So requested a couple of senior LIS professionals (Dr A L Moorthy & Dr P Divakar) who kindly explained and made it clear! Sharing the same with followers of my blog!

The ‘frequency of publication’ varies from country to country, perhaps depending on British English or American English.


Commonwealth Countries (like Australia, New Zealand, India) generally follow the British English. In India bi-weekly means twice a week but in North America bi-weekly is once in 2 weeks.  (Example: Indian Railway Time table, a bi-weekly train runs two times in a week)


It is observed that America dominates the scholarly environment, hence American conventions and definitions on terms like periodicity/frequency will be followed as is given below:


S No Abbreviation Periodicity Frequency Number
1. d Daily once per day 365/12
2. i ——– three times per week 156/12
3. c Semi-Weekly two times per week (‘half of a week’) 104/12
4. w Weekly once per week 52/12
5. j ——– three times per month 36/12


6. e Bi-Weekly every two weeks 26/12


7. s Semi-Monthly = Fortnight two times per month (‘half of a month’) 24/12
8. m Monthly once per month 12/12
9. b Bi-Monthly every two months 6/12
10. q Quarterly four times per year 4/12
11. t ——– three times per year 3/12
12. f Semi-Annual = Bi-Annual two times per year (‘half of a year’) 2/12
13. a Annual once per year 1/12
14. g Biennial every two years 1/24
15. h Triennial every three years 1/36
16. z ——– KNOWN: other frequencies (quadrennial – every four years, quinquennial – every five years, etc.) 1/48, 1/60 etc
17. k Irregular known to be so (no determinable frequency)
18. u ——– UNKNOWN other frequencies


Request all LIS professionals to read it and get in touch with me at if there is any discrepency found.


  • Dr P Divakar Former Librarian, CCMB, Hyd
  • Dr A L Moorthy, Former Director-DESIDOC & Chief Consultant (Inf Sci), BrahMos Aerospace, Hyd



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My Professional Adventures

June 15, 2016

Read the article “Library Associations Need to Do Better By the Members” by Kimberley Wilson at where she says “I think it’s time we as a profession use the power of the membership dues check and demand that the people who are supposed to be serving us start producing material that will actually help us”

Since I have already paid “Lifetime Memberships” in following library associations…What else can I do ………as I don’t have the power of “Membership Due” at my disposal!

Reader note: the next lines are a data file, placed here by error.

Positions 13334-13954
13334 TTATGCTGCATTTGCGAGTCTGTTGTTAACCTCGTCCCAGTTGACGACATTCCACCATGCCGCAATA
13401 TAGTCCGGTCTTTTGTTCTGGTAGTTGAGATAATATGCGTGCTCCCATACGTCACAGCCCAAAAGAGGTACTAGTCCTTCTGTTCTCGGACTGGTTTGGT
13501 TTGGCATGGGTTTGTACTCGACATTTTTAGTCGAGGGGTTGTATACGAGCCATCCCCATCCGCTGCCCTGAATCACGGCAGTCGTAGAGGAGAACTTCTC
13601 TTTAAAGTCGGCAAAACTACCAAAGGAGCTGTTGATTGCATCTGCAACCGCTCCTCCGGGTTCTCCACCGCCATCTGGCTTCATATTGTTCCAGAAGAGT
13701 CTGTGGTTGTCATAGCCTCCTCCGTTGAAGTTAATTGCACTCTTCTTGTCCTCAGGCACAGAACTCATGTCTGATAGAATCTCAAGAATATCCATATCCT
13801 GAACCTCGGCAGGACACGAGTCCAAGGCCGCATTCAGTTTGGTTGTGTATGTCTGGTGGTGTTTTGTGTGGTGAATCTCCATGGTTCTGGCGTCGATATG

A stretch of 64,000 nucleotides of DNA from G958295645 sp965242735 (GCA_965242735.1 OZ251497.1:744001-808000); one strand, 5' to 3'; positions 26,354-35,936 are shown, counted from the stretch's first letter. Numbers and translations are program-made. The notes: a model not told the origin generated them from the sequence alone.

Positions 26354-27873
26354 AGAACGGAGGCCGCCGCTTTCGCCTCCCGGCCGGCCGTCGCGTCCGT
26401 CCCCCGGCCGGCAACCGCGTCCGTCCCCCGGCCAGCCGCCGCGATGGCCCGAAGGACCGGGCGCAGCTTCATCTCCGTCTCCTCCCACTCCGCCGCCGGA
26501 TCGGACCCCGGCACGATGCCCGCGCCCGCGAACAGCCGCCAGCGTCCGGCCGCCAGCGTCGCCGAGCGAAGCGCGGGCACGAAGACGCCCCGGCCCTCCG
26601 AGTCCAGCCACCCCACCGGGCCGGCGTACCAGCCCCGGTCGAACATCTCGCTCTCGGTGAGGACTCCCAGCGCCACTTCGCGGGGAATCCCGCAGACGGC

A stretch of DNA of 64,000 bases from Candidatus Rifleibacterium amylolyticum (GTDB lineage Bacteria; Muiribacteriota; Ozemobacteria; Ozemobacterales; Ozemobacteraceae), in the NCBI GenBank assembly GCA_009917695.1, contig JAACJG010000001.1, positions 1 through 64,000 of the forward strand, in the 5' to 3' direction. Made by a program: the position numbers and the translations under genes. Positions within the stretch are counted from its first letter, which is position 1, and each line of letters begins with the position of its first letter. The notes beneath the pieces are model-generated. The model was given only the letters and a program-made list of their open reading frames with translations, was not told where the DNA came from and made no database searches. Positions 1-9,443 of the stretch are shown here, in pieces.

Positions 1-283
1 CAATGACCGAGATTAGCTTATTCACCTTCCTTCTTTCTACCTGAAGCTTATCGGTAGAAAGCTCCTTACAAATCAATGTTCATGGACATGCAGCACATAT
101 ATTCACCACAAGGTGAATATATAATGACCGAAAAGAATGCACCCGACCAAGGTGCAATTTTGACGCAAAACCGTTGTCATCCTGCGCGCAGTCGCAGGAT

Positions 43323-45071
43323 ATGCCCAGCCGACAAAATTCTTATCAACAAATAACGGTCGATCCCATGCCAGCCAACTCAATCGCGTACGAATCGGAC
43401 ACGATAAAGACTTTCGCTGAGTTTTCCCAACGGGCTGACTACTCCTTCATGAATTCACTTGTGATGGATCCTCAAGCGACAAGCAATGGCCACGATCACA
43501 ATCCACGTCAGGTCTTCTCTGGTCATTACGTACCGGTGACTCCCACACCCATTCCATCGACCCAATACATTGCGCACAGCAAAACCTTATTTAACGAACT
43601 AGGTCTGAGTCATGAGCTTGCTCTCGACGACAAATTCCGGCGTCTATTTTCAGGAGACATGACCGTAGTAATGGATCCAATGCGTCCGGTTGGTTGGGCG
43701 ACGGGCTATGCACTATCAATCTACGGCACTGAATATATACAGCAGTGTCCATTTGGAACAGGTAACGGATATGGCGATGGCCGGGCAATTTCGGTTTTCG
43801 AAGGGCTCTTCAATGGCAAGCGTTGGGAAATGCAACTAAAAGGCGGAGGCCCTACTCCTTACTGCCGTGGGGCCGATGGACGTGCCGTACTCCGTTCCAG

•  Indian Library Association, India (ILA) SL-5415
  • Academy of Library Science and Documentation, Hyderabad, India (ALSD)
  • Andhra Pradesh Library Association (APLA) 1354
  • Indian Association of Special Libraries and Information Centres (IASLIC) 3757-L[Z1]
  • Bombay Science Librarians Association (BOSLA)
  • Management Libraries Network (MANLIBNET) MLN\L\372
  • Society for Advancement of Library and Information Science (SALIS)
  • Telangana Library Association (TSLA)  LM13

I remembered an adventure I had undertaken after reading the above post which I would like to share….

I wanted to be the change I sought.

I thought that getting elected on one of the national bodies will give me a voice that can be used effectively to give representation to underrepresented south india LIS professionals, Women LIS professionals on a national platform. I am passionate about my profession and wanted to contribute. Surprisingly, ‘everyone’ dissuaded me and told me that “MOST” Library Association elections are rigged. It is already prior decided by few “Movers and Shakers” of the profession and elections are an ‘eye wash’. But I wanted to check out for myself instead of depending on others opinions and experiences. So I requested my teacher Prof. S Sudarshan Rao (Retd) DLIS, OU and the then Vice President South of ILA who was encouraged and nominated me and Prof V VishwaMohan current HoD DLIS, OU who was also my guide for PhD to second the proposal for nominating me as council member. I filed my papers via email to Prof K. G. Vaidya The Election Officer, ILA 2016-2019 at Fri, Dec 4, 2015 at 1:44 PM as given below and mailed my papers by speedpost by  India Goverment postal system  as the last date for submission was 15th December 2015. As all of you may have noted there was still ample time.


Please check the dates of various emails sent between me on 8 Dec 2015 and Prof Vaidya confirming receipt of hard copy of nomination received from him on 15 Dec 2015!